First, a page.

IATA reveals industry uncertainty
The International Air Transport Association (IATA) says the UK’s decision to leave the European Union has “triggered much uncertainty” and has called for a new framework to be established between the two parties.
In its preliminary analysis of the financial and economic impact of the Brexit decision, IATA Director General and CEO Tony Tyler says it is critical that the UK-EU relationship must continue.
“The Brexit vote has triggered much uncertainty - financial and otherwise,” said Tyler.
“As leaders in the UK and the EU work to establish a new framework for their relationship, one certainty to guide them is the need and desire of people on both sides of that relationship to travel and trade. Air transport plays a major role in making that possible.
“There were 117 million air passenger journeys between the UK and the EU in 2015. Air links facilitate business, support jobs and build prosperity. It is critical that whatever form the new UK-EU relationship takes, it must continue to ensure the common interests of safe, secure, efficient and sustainable air connectivity.” The UAE will still remain an attractive destination of choice despite UK tourists expecting to travel to countries offering better value after the British pound hit a 30-year low last week, Following the UK’s ‘leave’ vote in the European Union referendum, the outlook for the tourism industry currently looks volatile, according to the Association of British Travel Agents (ABTA). Speaking with 7DAYS, an ABTA spokesperson said: “With the uncertainty the situation has created, we expect travellers to strategically pick destinations where the pound is stronger when choosing to go abroad.” According to a survey of 6,000 people conducted by comparethemarket.com, 40 per cent of UK adults said they feel less financially secure as a result of the EU referendum. The survey also stated that more than one in 10 UK adults are less likely to book a holiday to Europe due to the weakening pound. “There are countries where the currency is
IATA’s report also stated that considerable uncertainty remains regarding the precise detail of the exit and it could be two years or more before these issues are fully resolved; prolonged uncertainty will influence both the magnitude and persistence of the economic impacts. Preliminary estimates from IATA suggest that the number of UK air passengers could be 3-5 per cent lower by 2020, driven by the expected downturn in economic activity and the fall in the sterling exchange rate.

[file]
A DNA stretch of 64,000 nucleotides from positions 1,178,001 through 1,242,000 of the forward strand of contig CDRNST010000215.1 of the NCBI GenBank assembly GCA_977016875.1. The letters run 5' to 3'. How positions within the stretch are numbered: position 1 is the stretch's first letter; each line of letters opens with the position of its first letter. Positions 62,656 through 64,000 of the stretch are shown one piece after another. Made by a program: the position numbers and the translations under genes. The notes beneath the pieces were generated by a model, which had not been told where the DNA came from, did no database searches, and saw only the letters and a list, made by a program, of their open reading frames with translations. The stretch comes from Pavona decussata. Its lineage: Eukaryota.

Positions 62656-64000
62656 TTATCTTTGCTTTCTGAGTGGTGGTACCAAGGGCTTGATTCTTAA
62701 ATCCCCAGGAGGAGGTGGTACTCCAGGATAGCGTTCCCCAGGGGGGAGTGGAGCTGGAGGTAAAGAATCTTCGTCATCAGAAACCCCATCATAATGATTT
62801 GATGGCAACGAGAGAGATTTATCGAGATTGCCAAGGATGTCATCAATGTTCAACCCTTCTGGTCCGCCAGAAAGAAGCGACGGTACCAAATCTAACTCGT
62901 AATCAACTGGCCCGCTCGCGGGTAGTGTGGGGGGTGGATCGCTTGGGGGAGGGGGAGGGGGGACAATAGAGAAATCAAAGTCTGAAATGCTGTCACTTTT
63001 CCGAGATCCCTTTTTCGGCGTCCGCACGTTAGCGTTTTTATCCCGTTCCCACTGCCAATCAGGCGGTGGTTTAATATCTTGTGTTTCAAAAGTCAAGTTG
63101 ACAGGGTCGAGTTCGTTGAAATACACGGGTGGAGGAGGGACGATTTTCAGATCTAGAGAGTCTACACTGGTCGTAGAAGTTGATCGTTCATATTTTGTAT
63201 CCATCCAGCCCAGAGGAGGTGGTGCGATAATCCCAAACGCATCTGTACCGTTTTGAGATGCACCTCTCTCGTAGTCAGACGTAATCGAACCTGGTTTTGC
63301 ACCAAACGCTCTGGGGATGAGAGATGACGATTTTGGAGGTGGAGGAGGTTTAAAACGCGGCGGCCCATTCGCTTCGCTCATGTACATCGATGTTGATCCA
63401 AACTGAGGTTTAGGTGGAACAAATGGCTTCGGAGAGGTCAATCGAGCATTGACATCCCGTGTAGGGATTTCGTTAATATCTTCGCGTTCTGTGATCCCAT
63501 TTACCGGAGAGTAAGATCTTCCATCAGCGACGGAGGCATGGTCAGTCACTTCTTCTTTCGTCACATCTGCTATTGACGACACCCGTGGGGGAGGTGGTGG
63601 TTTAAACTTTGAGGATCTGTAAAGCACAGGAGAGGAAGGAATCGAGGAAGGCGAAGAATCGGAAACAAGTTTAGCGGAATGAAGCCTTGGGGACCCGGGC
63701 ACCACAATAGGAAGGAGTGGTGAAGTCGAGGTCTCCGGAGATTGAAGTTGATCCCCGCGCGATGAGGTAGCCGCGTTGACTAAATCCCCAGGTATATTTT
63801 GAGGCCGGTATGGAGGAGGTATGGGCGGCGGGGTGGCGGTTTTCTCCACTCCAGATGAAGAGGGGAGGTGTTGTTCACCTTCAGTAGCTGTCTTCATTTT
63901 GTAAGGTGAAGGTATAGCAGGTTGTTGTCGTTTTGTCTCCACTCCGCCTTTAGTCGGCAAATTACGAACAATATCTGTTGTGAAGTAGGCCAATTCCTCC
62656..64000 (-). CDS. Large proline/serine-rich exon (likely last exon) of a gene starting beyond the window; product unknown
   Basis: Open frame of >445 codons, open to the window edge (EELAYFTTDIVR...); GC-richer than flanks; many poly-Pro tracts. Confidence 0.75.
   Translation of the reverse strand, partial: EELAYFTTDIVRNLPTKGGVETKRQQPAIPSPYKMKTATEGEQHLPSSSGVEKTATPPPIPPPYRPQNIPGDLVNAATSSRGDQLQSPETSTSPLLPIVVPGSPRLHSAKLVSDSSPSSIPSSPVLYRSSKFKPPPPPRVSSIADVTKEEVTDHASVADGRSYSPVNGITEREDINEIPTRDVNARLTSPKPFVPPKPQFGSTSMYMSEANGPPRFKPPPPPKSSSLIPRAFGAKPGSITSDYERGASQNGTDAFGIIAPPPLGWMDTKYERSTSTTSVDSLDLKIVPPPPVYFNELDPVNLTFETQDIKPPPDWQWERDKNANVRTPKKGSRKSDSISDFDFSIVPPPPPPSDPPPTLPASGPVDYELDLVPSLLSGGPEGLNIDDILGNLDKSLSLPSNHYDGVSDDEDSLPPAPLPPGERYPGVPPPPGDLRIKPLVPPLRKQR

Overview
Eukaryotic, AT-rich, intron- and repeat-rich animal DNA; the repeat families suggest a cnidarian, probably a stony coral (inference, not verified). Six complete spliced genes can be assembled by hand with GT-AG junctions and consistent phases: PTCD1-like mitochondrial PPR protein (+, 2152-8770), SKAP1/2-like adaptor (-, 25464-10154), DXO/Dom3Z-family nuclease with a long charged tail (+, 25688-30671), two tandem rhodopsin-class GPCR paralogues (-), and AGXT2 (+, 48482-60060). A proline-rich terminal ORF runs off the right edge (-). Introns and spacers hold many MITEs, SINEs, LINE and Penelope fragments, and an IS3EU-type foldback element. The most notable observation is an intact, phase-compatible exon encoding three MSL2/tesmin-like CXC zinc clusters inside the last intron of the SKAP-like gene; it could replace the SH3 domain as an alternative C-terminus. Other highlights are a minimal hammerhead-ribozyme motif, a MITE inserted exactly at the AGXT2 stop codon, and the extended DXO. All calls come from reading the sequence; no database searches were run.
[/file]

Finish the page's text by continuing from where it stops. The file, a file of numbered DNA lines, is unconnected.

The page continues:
The near-term impact on the UK air freight market is less certain, but freight will be affected by lower international trade in the longer term.
Another big issue according to IATA is with aviation regulation. The UK faces a trade-off between accessing the European Single Aviation Market and having the policy freedom to set its own regulations. Over the longer-term, however, there will be an impact on international trade when the UK does formally exit the EU and this, in turn, will affect air freight. For example, it is estimated that UK trade volumes could fall by 10-20 per cent in the long run. doing worse than UK right now, mostly in South Africa, those will be attractive destinations for travellers,” the spokesperson said. A 50 per cent increase is also expected in allinclusive holiday packages. However, Dubai still remains to be the top destination for UK tourists coming to the region followed by Turkey. “Currently bookings to Dubai are up year on year and bookings for next year are very healthy,” said the ABTA spokesperson. “But there is quite a strong correlation between the strength of Sterling and booking levels, so a weak pound could well impact on future bookings.” Iain Andrew, of Dubai-based Dnata, said: “I think now there will be a greater emphasis on value for money. “In general, travel will become more expensive for the UK traveller, but I believe the UAE offers great value at different budgets, and will remain a desirable destination.”